top of page

How missing the bus turned into a parenting WIN

Updated: Oct 1, 2023

It was one of those mornings where every little things seem to bother my son he. He was playing in the other room when I told him it was time to get his socks and shoes on for the bus. He got upset because he felt like he didn’t have enough time to play this morning even though he already played outside earlier this morning. (side note: he does not like to be rushed so feeling like there is not enough time is a trigger for him)


Instead of putting on his socks and shoes, his emotions took over. He got upset and started throwing toys across the room. Even though "time" can be a trigger for him, I recognized his behavior was deliberate and not a meltdown (want to know the difference - Read Tantrums vs. Meltdowns). Because this was intentional behavior, I instructed him calmly but firmly that it was not okay to throw toys. I also told him that before school he would need to pick up the mess. He asked "what about playtime?" I said "If you pick up your toys quickly, you’ll still have a couple minutes to play." That just fueled his emotions again, because he was rushed.


It was a morning that I was able to maintain control of my emotions and use logic. I stayed calm and let him know that the bus was on its way and showed him a picture of a GPS on my phone so he could see where the bus was.


Reluctantly, he started picking up the toys. After the toys are picked up he only had enough time to get his socks and shoes on to get outside for the bus. Well that made him upset again and said "I’m not going to school today!" I said "I know you’re upset about playtime. You can play more when you get home." (an attempt at connecting to his emotions) He was then given two choices. (Choices are wonderful for kids to give them a piece of control - win/win) I said "I can drive you to school or you can take the bus which I know you love to ride?" Today he didn’t like either option and didn't make a choice. By not choosing he learned a natural consequence ... yup, you guessed it! He was too late and missed the bus. (PS - he still went to school it just was the least favorite option)


NATURAL CONSEQUENCES:

Teaching natural consequences is a pain point for the vast majority of my clients. So what really is a natural consequence?


Natural consequences will occur without any involvement from another person. For example: If it is cold outside and you forget a coat then you feel cold. If you leave food on the table unattended, the dog may eat it. If you jump in a puddle then your clothes get wet. If the refrigerator door isn't shut, the food will spoil.


Natural consequences happen to all of us and help us to develop awareness as we move through life. There are two conflicting sides of this in parenting and neither teaches the child the lesson they need to learn about natural consequences. As parents, natural consequences sometimes don't happen because we will intervein in an attempt to make life easier or better for our child. While this is wonderful, too much "hand holding" can interfere with natural lessons the child would learn.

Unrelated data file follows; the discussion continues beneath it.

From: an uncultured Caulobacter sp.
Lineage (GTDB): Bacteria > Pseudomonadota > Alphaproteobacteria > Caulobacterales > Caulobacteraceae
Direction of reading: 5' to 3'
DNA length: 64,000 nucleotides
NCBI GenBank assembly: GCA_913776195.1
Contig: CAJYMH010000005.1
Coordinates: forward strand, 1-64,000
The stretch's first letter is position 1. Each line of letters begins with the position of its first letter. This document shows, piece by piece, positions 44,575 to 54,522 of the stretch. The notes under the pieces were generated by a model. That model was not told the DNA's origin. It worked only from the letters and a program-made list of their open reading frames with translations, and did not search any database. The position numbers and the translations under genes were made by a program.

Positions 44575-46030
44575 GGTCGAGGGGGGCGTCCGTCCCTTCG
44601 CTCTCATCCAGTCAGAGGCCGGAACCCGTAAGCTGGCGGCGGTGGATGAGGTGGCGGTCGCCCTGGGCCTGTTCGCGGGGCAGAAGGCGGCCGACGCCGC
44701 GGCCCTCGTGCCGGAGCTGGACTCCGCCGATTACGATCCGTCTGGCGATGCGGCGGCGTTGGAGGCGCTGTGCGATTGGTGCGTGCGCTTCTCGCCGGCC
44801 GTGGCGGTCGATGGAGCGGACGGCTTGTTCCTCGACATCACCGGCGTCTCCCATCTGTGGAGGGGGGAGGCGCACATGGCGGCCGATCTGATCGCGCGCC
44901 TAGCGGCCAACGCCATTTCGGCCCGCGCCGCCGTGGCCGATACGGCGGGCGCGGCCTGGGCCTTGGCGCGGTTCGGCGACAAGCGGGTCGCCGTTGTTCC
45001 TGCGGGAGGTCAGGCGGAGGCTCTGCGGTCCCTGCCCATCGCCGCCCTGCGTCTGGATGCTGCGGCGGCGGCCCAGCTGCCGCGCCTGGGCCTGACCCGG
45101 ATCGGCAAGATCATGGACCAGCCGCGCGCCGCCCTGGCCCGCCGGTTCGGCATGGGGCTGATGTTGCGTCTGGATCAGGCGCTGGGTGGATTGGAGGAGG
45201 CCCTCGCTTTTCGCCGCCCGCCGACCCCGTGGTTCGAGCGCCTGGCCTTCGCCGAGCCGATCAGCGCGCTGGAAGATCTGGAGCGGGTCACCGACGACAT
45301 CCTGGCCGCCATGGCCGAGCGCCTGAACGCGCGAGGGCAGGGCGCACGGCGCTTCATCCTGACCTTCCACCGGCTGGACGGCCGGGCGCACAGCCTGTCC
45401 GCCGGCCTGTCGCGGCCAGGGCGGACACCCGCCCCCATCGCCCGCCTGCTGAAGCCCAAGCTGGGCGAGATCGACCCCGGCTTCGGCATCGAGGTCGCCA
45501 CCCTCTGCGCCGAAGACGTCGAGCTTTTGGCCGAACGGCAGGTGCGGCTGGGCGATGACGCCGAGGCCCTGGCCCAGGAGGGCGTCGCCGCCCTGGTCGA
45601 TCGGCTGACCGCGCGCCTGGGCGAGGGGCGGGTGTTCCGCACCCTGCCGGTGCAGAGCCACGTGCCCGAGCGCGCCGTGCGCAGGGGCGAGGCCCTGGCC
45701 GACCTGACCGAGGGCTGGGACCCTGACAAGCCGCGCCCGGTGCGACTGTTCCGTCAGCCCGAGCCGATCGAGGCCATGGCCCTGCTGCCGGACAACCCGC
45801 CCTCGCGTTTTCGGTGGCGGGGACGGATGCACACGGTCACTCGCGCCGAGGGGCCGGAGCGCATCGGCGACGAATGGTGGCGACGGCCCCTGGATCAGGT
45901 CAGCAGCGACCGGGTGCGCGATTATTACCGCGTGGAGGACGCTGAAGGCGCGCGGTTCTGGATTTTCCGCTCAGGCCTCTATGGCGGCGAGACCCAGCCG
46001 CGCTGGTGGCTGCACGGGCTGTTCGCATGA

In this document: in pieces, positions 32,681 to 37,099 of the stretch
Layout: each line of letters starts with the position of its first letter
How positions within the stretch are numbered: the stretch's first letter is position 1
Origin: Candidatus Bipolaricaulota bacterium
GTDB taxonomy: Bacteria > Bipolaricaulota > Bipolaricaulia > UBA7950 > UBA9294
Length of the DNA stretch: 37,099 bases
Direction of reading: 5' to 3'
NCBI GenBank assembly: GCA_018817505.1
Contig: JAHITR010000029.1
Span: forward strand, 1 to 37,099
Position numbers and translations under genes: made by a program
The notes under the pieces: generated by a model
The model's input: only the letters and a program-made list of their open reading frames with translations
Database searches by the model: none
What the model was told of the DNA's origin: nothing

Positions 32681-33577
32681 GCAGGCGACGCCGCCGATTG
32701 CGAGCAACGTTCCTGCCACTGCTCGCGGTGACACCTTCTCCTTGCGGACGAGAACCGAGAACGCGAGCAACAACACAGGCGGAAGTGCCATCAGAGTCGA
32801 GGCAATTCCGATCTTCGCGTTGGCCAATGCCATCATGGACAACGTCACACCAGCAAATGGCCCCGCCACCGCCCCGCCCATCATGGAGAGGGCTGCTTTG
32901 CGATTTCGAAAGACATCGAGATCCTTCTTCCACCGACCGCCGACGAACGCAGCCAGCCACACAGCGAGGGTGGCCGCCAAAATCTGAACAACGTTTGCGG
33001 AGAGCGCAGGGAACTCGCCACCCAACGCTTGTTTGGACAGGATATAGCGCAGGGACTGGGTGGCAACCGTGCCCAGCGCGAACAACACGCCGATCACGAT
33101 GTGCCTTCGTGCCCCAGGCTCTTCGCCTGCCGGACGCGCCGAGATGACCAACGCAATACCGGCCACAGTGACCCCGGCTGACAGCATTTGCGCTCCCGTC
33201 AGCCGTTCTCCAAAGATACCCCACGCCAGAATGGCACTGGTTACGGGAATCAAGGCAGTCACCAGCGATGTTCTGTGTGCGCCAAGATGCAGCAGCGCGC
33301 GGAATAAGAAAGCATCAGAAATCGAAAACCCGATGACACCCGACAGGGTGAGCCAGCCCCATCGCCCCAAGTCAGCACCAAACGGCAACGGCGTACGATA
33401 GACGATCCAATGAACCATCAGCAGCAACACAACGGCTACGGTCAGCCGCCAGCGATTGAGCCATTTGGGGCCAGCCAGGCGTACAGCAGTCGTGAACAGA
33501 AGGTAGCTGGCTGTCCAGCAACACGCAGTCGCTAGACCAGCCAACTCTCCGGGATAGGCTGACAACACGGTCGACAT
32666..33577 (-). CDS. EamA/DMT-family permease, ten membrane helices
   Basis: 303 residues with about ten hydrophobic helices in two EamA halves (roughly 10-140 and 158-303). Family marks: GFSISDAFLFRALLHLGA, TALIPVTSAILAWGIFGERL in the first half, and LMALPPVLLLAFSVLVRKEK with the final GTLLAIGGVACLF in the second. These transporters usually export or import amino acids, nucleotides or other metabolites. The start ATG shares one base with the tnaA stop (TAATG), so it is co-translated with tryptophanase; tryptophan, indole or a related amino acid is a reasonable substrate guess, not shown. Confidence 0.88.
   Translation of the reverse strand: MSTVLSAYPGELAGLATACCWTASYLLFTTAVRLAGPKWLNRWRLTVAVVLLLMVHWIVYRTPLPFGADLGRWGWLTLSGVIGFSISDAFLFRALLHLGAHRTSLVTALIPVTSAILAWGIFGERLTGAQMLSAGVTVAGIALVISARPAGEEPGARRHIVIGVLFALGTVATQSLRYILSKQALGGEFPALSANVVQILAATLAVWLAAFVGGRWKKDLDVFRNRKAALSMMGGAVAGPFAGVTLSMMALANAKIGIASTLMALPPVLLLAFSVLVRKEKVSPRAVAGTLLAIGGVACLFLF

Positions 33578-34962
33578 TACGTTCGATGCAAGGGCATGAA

On the other side, we may give a consequence that is not relative to the situation. It is so easy to get into the habit of taking away screen time or time outs. Unnatural consequences do not aid in development and create tension and frustration between parents and children. Instead of the child gaining a lesson from a natural consequence that they can make sense of (or you can help them rationalize) they just shift blame over to the parent and become upset because it seems unfair. How many times have you heard that one?


Which do you relate to most?


For children to learn natural consequences, we as parents can guide our children through a logical consequence when a situation arises. This would be something that if it happened to you it would happen naturally without anyone intervening. Just like how I facilitated a logical consequence of my son missing the bus. He wasn't ready on time and the bus came and went without him. I could have, picked up the mess and helped him out to get him out to the bus in time, however then he wouldn't have understood the consequences of his actions. Both the boundary I've set around throwing toys and also the natural consequence of "when you are late for the bus, you miss it."


I encourage you to take advantage of teaching moments (when you are both in good mental place to teach and be taught) and it will be a parenting win, even if your kid misses the bus.


Do you struggle at staying calm or finding natural consequesnces in your parenting journey? Do your kids ignore you until you raise your voice? Do you feel lost or disrespected?


My area of expertise is helping parents be the calm within the storm and fostering supportive communication and connection with parents and children ... even if your child is the Tasmanian Devil at home.


If so, grab a complimentary 30-minute coaching session here for some support and guidance in your unique parenting experience:



With Gratitude!

- Marisa O'Brien


210 views2 comments

2 comentários


jasmine ariel
jasmine ariel
03 de nov. de 2023

That’s fine & dandy for the parents who have time, money, &other means of transportation, but what would you recommend for the ones who don’t?

Curtir
Respondendo a

Hi Jasmine,

You may want to practice natural consequences at an alternate time if this seems unrealistic to you and your family. Power struggles can take up so much of our time, as does giving in on realistic boundaries. The more we practice this, the easier it gets, and ultimately saves us lots of time.

Curtir
bottom of page